Also, throughout the entire standard-setting process, the IAASB is subject to public interest oversight from the independent Public Interest Oversight Board.
With regard to governance, the IFAC official noted that the PIOB oversees the process of nominating IAASB members. The PIOB is involved throughout this process, including having a representative attend all meetings of the nominating committee where candidates for membership on the IAASB are discussed. The PIOB also has final approval of candidates for these groups. This year, IFAC achieved its goal of creating a balance of 50 percent practitioners and 50 percent non-practitioners on the IAASB.

Thursday, June 12, 2008

New Developments in SEC's Comment Letter Process Reviewed

This post is courtesy of my colleague Mark Nelson, who intensely follows the SEC's comment letter process.

This month, the Division of Corporation Finance posted a document titled "Filing Review Process" on its website The new document is the most concise explanation of the disclosure review and comment letter process to date and ties together many important ideas. This blog entry will review the new document and several other press releases, staff speeches, and commission reports describing the comment letter process. The bibliography following the blog contains links to the original documents.

The SEC announced its plans to publicly release staff comment letters and issuer responses in a press release on June 24, 2004. One year later, after overcoming technical issues, the staff began to release comments via EDGAR starting with the May 12, 2005 upload. Initially the volume of comment letters was very low, but by mid-year 2006, the volume began to increase as the staff cleared the backlog. The public comment letters program covers filings made after August 1, 2004 to the present, although earlier comments must be obtained via FOIA request. Staff comment letters regarding disclosure review are distinguishable from the comments submitted by interested persons regarding proposed rulemaking. Currently, there are approximately 70,000 comment letters and issuer responses available on EDGAR plus a significant number of issuer responses that have been attached as exhibits to filings.

The staff have also published comment letters that were subject to two special reviews pertaining to International Financial Reporting Standards (IFRS) and the new executive compensation rules. The list of companies subject to the IFRS review is available on the SEC's website. Executive compensation comments are not well disclosed on the SEC's website, but can be identified by reviewing the initial staff letter for a paragraph stating that the review is limited to the issuer's executive compensation disclsoure. The CCH division of Wolters Kluwer reproduces all publicly released staff comment letters posted on EDGAR in a topically organized and searchable database. Abstracts of significant comments are published in a related newsletter.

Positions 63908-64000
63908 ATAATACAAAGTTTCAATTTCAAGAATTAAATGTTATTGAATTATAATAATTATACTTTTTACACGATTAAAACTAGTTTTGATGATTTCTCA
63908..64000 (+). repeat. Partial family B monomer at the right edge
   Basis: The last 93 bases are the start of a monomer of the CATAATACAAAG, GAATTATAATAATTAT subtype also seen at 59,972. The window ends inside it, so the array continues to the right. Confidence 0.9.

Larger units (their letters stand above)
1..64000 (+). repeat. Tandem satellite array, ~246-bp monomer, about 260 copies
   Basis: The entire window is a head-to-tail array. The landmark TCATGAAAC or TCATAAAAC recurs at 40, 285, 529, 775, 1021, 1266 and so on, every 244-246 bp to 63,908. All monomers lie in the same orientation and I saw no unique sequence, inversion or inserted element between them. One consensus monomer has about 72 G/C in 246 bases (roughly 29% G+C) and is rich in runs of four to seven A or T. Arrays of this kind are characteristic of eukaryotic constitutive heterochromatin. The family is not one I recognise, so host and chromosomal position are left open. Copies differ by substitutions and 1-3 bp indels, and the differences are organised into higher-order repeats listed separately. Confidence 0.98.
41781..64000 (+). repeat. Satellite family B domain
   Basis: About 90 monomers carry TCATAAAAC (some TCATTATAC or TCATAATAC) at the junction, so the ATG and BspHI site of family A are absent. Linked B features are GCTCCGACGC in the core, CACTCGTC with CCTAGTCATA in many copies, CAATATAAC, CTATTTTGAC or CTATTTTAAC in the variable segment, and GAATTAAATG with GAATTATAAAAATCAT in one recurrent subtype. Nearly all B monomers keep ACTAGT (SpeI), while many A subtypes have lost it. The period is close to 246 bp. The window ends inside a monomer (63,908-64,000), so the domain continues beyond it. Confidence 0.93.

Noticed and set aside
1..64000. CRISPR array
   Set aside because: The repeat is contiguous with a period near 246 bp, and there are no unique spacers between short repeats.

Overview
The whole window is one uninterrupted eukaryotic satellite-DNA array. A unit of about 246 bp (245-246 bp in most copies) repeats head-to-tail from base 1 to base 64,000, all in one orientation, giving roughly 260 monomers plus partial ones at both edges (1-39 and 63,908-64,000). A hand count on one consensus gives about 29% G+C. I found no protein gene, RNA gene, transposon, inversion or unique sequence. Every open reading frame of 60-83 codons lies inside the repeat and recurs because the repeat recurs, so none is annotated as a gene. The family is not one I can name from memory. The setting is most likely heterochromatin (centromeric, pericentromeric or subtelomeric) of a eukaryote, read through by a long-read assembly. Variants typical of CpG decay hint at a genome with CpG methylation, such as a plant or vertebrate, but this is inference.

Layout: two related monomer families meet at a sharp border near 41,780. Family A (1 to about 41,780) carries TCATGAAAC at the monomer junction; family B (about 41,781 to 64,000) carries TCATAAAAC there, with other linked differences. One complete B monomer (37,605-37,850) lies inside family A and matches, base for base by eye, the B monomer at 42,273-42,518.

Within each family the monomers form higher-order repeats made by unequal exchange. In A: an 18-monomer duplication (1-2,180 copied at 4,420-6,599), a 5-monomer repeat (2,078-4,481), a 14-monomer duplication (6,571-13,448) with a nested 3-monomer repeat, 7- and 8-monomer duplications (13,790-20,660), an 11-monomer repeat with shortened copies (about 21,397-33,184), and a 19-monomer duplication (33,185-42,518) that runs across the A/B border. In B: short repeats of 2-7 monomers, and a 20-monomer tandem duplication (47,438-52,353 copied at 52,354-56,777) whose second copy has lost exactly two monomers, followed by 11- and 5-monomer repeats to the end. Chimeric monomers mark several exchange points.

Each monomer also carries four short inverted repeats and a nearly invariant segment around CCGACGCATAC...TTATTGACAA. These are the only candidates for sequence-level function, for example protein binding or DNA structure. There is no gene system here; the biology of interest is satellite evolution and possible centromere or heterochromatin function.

According to the division's "Filing Review Process" document, the division staff begins the disclosure review process by conducting reviews required by the Sarbanes-Oxley Act of 2002. Under SOX Section 408, the staff must review each public company's disclosure once every three years. The staff also conducts selective reviews of public offerings, mergers, proxies and other transactional filings based upon the results of preliminary reviews. The staff, however, has not publicly disclosed the criteria used in preliminary reviews. Once the decision to conduct a review has been made, the staff may undertake a full review of the entire filing, perform a review of financial statements only, or engage in a targeted issue review focused on specific items of disclosure. The eleven offices within the disclosure review organization are dedicated to specific industries and comprise 80 percent of the division's employees, with 25 to 35 attorneys and accountants assigned to each office. The cover letter preceding each staff comment letter indicates which office conducted a particular review.